-In September (as previously mentioned) my ankle tendonitis nearly eliminated my chance to run the Chicago Marathon. It was a little miraculous that I actually made it to and finished the race, and it wasn’t without a lot of luck and prescription anti-inflammatories.

I was actually very fortunate in my year of injuries. While they definitely were the result of over-training, none of them were very permanent and could mostly be quick-fixed with rest and drugs. I definitely consider myself lucky in that regard, but I still knew that my luck wouldn’t hold up if I didn’t make some changes.

It’s one of those “Fool me once, fool me twice…” scenarios. But in this case, I was certainly the one to be shamed, and I knew that these running injuries were going to keep happening if my habits stayed the same.

Nothing changes if nothing changes, and it was time for me to change.

And here I am…a year later, and (okay fine, lots of knocking on wood) I’m healthy and running happily. I will be the first to admit that a lot of this is luck; running and injuries sometimes just go hand-in-hand, no matter how careful you are. For some reason, I’ve been able to avoid the inevitable injuries that can knock us out.

However, I have definitely made changes that I’m certain have played a role in eliminating overuse injuries. Here’s a few things that I think have made the biggest difference:

1 rest day per week. No matter what. I used to take a rest day once every 2 (sometimes 3) weeks, and now I don’t know how that was even possible. I start to crave my rest days, which I also think means that I’m working harder during the other days.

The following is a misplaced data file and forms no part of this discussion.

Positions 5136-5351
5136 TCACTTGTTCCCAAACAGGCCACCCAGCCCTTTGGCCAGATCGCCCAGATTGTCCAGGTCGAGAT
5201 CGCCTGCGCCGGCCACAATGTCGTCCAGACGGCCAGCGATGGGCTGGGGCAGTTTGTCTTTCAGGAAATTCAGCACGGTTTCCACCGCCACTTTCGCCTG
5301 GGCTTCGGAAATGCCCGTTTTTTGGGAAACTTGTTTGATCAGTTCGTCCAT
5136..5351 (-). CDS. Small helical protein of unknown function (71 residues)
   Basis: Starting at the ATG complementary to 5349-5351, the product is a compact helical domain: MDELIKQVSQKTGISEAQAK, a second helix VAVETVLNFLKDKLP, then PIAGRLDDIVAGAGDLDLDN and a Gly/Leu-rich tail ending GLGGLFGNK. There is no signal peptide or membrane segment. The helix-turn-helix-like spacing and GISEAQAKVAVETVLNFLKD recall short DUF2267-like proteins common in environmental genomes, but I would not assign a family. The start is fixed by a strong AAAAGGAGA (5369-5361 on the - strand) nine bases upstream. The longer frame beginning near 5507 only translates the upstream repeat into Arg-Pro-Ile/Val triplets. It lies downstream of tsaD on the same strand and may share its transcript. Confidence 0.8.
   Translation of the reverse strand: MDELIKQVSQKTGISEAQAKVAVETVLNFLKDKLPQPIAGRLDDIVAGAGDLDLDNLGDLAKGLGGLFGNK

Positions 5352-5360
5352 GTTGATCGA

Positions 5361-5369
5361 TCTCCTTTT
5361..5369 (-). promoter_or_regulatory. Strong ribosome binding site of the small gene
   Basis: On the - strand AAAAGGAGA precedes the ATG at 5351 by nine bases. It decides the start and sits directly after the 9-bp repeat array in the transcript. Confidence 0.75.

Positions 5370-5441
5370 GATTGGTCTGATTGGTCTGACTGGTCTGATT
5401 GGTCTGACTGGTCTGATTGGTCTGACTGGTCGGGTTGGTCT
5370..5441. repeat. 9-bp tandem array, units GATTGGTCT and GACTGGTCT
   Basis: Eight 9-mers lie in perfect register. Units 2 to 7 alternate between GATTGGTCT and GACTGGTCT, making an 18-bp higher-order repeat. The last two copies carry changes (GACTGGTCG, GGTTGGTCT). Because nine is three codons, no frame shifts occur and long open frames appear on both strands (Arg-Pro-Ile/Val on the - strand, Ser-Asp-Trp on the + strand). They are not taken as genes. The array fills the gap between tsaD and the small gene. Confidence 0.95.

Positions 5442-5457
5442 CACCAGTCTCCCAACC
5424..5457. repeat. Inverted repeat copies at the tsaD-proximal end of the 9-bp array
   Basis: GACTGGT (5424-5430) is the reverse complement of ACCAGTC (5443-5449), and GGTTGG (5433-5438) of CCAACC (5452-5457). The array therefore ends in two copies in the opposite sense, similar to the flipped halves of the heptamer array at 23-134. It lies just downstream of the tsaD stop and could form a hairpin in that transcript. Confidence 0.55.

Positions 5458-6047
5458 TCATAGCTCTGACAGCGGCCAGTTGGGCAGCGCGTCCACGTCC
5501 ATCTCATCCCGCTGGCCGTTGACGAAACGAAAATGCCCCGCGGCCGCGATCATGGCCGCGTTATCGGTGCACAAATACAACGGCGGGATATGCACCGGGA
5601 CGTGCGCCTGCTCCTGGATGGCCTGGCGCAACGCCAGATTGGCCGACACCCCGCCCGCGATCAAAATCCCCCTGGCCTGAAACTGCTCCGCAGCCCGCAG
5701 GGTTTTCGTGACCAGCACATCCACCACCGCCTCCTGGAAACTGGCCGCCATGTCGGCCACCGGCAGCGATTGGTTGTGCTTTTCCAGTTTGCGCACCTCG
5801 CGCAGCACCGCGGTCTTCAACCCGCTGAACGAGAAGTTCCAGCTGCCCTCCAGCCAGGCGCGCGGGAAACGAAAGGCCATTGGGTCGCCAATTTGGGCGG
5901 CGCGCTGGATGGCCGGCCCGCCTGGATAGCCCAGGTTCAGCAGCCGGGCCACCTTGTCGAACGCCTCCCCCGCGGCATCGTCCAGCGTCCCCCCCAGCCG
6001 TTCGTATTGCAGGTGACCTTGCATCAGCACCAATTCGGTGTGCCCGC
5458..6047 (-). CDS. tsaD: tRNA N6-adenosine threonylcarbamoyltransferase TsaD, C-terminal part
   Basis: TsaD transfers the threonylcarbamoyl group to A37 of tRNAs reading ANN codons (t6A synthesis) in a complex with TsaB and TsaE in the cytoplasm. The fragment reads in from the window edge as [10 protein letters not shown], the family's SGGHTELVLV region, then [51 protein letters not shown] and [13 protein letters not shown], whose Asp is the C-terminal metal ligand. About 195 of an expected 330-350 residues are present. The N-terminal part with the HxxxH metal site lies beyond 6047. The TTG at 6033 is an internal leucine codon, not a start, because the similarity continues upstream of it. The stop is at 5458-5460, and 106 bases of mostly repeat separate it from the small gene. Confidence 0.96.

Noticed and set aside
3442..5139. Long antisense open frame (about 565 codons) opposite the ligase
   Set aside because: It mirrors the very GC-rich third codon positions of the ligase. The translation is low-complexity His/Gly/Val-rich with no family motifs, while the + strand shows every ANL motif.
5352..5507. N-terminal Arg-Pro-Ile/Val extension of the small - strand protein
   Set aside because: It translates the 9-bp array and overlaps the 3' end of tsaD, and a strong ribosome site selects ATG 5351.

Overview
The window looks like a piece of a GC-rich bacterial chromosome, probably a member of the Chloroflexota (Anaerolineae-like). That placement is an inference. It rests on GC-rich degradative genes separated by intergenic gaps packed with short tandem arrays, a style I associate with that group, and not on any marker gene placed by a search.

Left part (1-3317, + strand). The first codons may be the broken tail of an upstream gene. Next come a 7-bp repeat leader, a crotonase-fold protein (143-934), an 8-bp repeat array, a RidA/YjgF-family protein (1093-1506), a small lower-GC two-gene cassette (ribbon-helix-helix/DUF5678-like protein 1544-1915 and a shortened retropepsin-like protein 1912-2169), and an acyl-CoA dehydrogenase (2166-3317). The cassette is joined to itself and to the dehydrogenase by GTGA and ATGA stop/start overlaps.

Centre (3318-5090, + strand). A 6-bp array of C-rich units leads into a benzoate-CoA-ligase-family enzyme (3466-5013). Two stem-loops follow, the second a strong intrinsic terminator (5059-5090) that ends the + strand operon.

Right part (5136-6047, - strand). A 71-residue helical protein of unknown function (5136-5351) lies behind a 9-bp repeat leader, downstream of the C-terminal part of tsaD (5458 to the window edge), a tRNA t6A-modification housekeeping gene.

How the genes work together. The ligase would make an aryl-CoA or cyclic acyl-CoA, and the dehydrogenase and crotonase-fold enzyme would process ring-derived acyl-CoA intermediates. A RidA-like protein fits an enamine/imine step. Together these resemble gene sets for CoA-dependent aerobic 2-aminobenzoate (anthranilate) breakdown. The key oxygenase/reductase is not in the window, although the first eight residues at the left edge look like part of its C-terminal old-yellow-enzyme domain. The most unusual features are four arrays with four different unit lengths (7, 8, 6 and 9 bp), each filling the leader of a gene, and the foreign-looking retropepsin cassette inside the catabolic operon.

Foot strike. I know this is a debated topic, but between last year and this year, I have fully transitioned to a more minimal shoe and have completely changed from a heavy heel-striker to a mid-foot striker. It could be a coincidence, but I’m guessing that this has a lot to do with the lessened impact.

Added walking. I walk every day between the water taxi and my office building (~.7 miles each way) and often times this is right after I’ve run and showered. I could be wrong, but I think the prolonged striding and extra “shake out” that walking provides has helped my legs recover more from my running.

Strength. This is potentially number one. Up until last August or so, I never did any kind of leg strength training. I always wanted my legs to be fresh for running, so I never bothered with squats or lunges or anything like that. I kind of cringe to think about this now, given that I’ve done a 180 in that regard. Currently, about twice a week, I do all kinds of strengthening, flexibility, and balance (<–super helpful!) work thanks to the lifting class I found. Not only do we work the big running muscles (hammies, quads, and glutes) but also the smaller, less obvious muscles that ultimately make a big impact on both performance and injury-proneness (not really a word, but I think you understand). In a nutshell, I think I had it wrong before; cross-training for running should actually be more about strength and less about other types of cardio. This might not be the same for everyone, but I’m convinced that adding strength training and dropping spinning has been perhaps the number one injury prevention technique.